Huge blocks of Granite are scattered over the plains of Cheshire, Shropshire, Staffordshire, &c. The bed which supplied them may be seen in the Cambrian hills. As this bed, at different places, presents more or less variety in the proportion or aspect of its ingredients, a correspondent variety is observable in the distant insulated blocks, and thus are we enabled to ascertain almost the exact spot from which they have been respectively detached, and the

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precise route they took in coming to the place which they now occupy.

The Granite blocks on Shap Common may be traced to Westsleddale, those of Kirkby Lonsdale to Burrodale Crag, and those of Kendal to the neighbourhood of High-borough bridge.

With these are found, occasionally, blocks of Greenstone derived from the same district.

In Shalkbeck, Cumberland, the masses which are altogether different from the Granite of the Lakes, may be identified with that of the Criffel Mountain in Dumfries-shire.

In Friesland are low hills, composed of bowlders of Granite, Basalt, Lava, Serpentine, Quarz, and different shisti, accompanying the Dunes which stretch from Zutphen to Arnheim. M. Desmaretsa has traced these substances to the mountains on the Rhine.

The Granite blocks so extensively dispersed over the North of Germany, have

a Encycl. Geog. Physique, tom. ii. p. 469.

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been followed by Von Bucha, Hausmanb, &c. to their birth-place, in Norway and Finland.

Those dispersed over Bavaria, Franconia, and Swabia, have been identified by Count Razomowski, with rocks belonging to the mountains of Moravia, Bohemia, and Lower Austria.

As early as the year 1740, Ehrhartc had traced to the Tyrol, many of the blocks found in the country situate between the Alps and the Danube. The Granite blocks which lie upon mountains of secondary Limestone, near Gallis, Ostago, Feltrino, Campo de Rovere, and between Astico and the Adige, are likewise recognized by Arduinod as belonging to the mountains of the Tyrol.

a Geologische Beobachtungen vol. i. p. 19. Travels in Norway, Black's Translation, p. 14. Mem. Berlin Acad. from 1804 to 1811.

b Hausman's Nord-Deutsche Beiträge. See I'Encycl. Geog. Physique, vol. i. p. 239.

c Philosophical Transactions, 1740.

d I'Encycl. Geog. Physique, tom. i. p. 5. and tom. ii. p. 529.

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The Granite blocks found near the Lake of Como, are referred by Amorettia to the mountain of St. Gothard.

The huge insulated masses of rock which lie scattered on the mountains of Swisserland, M. Saussure,b and, more lately, M. Von Buchc, have enabled us to follow with confidence to their native beds.

Of the blocks that have lodged on the Jura, the largest, and by far the most numerous, consisting of Granite, were detached, it appears, from the Pic d'Orne, situate at the extremity of Mont Blanc, above the Val de Ferret. Those on the Saleve and Voirons, belonged to the Peaks, which overhang the valley of Montjoie. Others, found near Solothurn, are known, by their peculiar grain, to have come from the Grindelwald.

The Pudding-stone in the walls of Auvernier, Colombier, Corcelles, St. Blaise on the Jorat, and in the Pays de Vaux, is too

a Amoretti Viaggio ai tre laghi, p. 175.

b Voyages dans les Alpes.

c Mem. of Berlin Acad. from 1804 to 18ll. See also Journal de Physique, tom. xxx. p. 281.

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rémarkable not to be recognized immediately as that which occurs in situ in the Valorsine.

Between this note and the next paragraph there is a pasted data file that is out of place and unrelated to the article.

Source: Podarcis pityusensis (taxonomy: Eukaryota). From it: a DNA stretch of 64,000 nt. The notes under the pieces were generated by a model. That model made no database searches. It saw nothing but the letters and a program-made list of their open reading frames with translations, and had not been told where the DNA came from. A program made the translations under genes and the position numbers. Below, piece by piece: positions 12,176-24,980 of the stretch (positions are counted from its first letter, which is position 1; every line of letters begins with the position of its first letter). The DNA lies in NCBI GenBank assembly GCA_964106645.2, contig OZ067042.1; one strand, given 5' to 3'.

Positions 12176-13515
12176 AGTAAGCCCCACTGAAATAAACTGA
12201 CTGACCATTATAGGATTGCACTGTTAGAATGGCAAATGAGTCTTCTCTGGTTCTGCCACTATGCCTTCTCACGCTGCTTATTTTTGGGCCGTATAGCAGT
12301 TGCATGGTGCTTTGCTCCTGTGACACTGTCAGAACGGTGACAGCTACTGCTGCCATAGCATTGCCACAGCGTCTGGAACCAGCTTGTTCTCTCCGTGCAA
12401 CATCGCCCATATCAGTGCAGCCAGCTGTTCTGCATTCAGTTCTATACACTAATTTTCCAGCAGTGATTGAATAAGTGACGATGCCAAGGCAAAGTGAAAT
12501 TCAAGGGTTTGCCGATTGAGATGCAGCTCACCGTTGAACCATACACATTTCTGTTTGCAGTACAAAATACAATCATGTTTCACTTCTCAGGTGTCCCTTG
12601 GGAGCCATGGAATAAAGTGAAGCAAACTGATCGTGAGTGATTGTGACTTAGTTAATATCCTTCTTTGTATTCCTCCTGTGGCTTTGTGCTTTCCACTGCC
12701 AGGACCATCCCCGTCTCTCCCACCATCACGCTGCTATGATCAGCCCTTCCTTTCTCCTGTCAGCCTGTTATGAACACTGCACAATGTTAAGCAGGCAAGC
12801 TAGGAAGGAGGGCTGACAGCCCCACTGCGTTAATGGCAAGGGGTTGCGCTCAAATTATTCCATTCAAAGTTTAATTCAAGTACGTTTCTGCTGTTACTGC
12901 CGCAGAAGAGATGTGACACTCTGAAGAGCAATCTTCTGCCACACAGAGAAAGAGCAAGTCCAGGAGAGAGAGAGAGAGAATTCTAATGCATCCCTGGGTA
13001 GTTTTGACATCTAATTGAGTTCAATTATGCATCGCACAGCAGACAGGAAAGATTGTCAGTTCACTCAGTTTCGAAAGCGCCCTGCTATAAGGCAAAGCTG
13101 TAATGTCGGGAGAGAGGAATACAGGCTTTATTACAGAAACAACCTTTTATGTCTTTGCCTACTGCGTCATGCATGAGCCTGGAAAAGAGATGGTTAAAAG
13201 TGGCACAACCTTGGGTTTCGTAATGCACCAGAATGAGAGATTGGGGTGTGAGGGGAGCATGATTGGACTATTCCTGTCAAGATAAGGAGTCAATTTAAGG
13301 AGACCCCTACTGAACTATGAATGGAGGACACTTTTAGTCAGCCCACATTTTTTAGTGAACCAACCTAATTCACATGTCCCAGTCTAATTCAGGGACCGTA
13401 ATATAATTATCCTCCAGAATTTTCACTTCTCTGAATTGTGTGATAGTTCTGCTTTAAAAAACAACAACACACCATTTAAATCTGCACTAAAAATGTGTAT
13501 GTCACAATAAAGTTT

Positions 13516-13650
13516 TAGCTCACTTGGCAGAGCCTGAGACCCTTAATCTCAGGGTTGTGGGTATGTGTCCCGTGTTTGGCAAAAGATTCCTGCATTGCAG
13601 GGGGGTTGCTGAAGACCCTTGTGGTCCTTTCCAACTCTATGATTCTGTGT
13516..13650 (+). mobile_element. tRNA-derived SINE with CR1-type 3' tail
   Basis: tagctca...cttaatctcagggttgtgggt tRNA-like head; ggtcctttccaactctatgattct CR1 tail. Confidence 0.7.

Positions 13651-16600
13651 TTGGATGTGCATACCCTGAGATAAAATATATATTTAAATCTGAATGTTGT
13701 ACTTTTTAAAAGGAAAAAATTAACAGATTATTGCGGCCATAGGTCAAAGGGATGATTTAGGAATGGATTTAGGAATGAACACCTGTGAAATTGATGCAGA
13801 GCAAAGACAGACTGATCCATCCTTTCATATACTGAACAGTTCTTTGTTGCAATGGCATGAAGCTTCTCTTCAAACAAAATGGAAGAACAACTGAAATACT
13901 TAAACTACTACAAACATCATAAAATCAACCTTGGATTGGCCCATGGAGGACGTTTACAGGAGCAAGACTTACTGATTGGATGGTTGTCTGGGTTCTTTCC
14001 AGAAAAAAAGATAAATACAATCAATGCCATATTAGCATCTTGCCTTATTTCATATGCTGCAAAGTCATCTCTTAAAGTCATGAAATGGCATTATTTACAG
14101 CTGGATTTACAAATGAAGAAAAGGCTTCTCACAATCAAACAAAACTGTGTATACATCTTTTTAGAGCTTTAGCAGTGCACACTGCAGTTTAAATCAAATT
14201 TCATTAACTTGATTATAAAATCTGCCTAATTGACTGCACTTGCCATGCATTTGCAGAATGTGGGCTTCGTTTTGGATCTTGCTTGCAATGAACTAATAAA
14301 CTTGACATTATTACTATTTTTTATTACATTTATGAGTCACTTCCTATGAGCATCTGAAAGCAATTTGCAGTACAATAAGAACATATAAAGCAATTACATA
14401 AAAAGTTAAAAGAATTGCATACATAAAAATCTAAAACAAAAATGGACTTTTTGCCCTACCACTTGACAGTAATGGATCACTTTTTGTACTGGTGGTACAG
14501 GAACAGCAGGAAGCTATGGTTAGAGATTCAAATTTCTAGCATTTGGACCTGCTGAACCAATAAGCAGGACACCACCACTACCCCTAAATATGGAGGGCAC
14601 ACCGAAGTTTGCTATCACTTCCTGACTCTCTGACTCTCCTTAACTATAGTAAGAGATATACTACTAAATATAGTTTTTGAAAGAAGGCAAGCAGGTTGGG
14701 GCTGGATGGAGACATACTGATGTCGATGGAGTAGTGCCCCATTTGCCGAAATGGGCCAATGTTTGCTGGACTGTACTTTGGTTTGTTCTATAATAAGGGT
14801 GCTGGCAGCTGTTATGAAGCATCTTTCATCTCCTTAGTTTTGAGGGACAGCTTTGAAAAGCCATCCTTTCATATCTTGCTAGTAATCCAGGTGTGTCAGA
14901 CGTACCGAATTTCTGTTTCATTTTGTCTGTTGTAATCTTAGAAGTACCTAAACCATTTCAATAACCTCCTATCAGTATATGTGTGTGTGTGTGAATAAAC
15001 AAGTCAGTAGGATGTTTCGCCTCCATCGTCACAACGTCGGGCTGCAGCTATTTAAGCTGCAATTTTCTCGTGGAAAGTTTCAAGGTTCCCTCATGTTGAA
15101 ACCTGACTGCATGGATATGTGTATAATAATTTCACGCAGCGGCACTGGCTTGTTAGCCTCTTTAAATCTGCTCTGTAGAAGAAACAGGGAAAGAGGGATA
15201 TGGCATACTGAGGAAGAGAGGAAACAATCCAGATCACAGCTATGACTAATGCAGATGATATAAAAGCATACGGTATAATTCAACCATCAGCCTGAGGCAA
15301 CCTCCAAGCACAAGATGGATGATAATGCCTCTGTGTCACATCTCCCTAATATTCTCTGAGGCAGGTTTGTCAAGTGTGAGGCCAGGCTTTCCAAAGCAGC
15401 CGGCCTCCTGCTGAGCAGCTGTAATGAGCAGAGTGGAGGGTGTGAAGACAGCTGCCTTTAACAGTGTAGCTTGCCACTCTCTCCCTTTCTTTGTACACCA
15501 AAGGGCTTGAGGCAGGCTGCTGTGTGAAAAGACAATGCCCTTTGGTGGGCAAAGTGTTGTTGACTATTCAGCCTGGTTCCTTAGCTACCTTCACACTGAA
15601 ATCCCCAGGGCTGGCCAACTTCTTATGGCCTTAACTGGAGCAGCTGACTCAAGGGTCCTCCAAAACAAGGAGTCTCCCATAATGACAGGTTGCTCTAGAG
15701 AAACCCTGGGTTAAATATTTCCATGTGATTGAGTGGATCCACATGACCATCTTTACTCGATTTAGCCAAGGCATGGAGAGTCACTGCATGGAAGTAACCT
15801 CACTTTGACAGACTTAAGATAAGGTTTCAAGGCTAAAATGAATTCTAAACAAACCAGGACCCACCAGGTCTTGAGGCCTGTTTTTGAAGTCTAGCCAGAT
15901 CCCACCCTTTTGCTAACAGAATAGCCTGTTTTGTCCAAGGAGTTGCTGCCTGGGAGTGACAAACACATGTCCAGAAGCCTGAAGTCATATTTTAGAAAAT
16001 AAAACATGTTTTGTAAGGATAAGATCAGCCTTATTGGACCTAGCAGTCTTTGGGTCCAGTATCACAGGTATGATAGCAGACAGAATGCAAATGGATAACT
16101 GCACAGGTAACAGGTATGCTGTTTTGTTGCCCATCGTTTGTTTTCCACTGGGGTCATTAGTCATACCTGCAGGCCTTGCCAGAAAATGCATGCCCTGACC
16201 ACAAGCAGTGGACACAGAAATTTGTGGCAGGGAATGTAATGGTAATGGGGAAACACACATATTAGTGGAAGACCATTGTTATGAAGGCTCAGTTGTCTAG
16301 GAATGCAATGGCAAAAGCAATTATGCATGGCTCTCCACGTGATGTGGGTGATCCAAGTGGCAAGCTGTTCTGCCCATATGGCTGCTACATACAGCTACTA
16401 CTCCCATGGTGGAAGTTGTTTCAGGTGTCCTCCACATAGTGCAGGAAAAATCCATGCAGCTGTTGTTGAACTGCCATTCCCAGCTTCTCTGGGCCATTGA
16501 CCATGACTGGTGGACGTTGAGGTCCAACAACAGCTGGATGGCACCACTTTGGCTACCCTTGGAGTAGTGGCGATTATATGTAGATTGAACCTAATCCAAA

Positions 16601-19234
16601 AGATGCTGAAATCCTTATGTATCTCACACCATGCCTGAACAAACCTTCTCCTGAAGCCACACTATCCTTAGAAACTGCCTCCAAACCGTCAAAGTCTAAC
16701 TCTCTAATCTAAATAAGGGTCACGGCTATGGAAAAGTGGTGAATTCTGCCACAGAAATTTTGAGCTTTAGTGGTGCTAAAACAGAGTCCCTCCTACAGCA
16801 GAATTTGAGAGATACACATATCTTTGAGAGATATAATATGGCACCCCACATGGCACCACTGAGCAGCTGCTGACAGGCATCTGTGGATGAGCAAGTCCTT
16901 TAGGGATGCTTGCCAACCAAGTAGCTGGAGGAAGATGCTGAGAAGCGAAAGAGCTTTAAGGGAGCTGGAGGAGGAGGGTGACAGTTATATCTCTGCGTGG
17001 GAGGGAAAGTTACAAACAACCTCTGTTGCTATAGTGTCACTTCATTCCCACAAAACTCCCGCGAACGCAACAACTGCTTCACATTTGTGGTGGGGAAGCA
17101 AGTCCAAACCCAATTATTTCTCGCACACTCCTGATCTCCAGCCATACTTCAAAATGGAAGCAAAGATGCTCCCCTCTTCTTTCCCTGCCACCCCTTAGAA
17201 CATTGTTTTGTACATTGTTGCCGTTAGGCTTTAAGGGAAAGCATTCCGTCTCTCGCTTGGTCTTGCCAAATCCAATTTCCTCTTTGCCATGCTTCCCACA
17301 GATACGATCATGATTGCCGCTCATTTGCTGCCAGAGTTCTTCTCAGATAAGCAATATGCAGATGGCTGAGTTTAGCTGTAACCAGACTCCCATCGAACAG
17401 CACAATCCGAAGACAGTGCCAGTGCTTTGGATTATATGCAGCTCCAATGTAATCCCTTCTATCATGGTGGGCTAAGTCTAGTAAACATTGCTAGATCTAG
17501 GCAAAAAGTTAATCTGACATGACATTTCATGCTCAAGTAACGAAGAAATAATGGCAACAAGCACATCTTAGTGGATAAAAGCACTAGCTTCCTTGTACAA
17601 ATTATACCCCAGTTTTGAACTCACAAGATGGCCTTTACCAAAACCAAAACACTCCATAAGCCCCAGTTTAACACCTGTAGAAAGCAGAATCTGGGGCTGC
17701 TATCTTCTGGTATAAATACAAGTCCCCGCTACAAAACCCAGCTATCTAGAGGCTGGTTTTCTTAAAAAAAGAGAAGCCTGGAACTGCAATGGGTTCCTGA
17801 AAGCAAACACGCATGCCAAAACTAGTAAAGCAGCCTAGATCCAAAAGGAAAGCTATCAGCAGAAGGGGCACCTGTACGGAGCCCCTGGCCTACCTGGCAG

Of the blocks of Gneiss found on the Jura, some are traced to the foot of Eigers, others to the mountains between Sem Branchier and Martigny.

The blocks of black Limestone and Greywacke are traced to the mountains of Aigle, the Dent de Midi, and the Dent de Morcles.

Those of Jade and Smaragdit, occurring near Lausanne, near Maudon, and the lake of Neuchatel, to the Val de Bagne, above Sem Branchier; those of serpentine in the same neighbourhood to the Glacier of Durand.

The grey weather stones, so plentifully scattered over the southern counties of England, are evidently derived from the destruction of a rock which once lay over the chalk. Gravel may, in like manner, be traced in most instances, to the beds which supplied it. The flint gravel about London is derived from two sources at least: it is in part supplied by the attrition of flints

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from the chalk, in part from a regular stratum of gravel interposed between the chalk and the London clay. Mr. Webster supposes, with reason, that this gravel may also contain, occasionally, fragments of upper strata, which formerly existed in this island and have been destroyed.

No less true than striking is the remark of the author of a work entitled Contemplations of Nature, that there is no picking up a pebble by the brook-side, but we find all nature in connexion with it.

The resemblances hitherto adduced as occurring on the opposite side of vallies have been brought forward only to prove that those intervals which we now find between mountains, have not been from the beginning; that vallies owe their origin to the removal of matter which once occupied them; that there was a time, when, to use a memorable expression of Sir J. Hall, vallies were not only submarine, but subterranean. Another coincidence, still more

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remarkable, will not merely corroborate the arguments already advanced, but evince further, that the excavating agent was running water.

The disposition of ground often resembles works in fortification, the mountains representing bastions, the vallies covered ways. If we travel along a valley which runs north and south, the mountains on our right project eastwards, those on our left westwards; and salient and re-entering angles are to be seen on either side in alternate order, so that the one shall be invariably opposed to the other.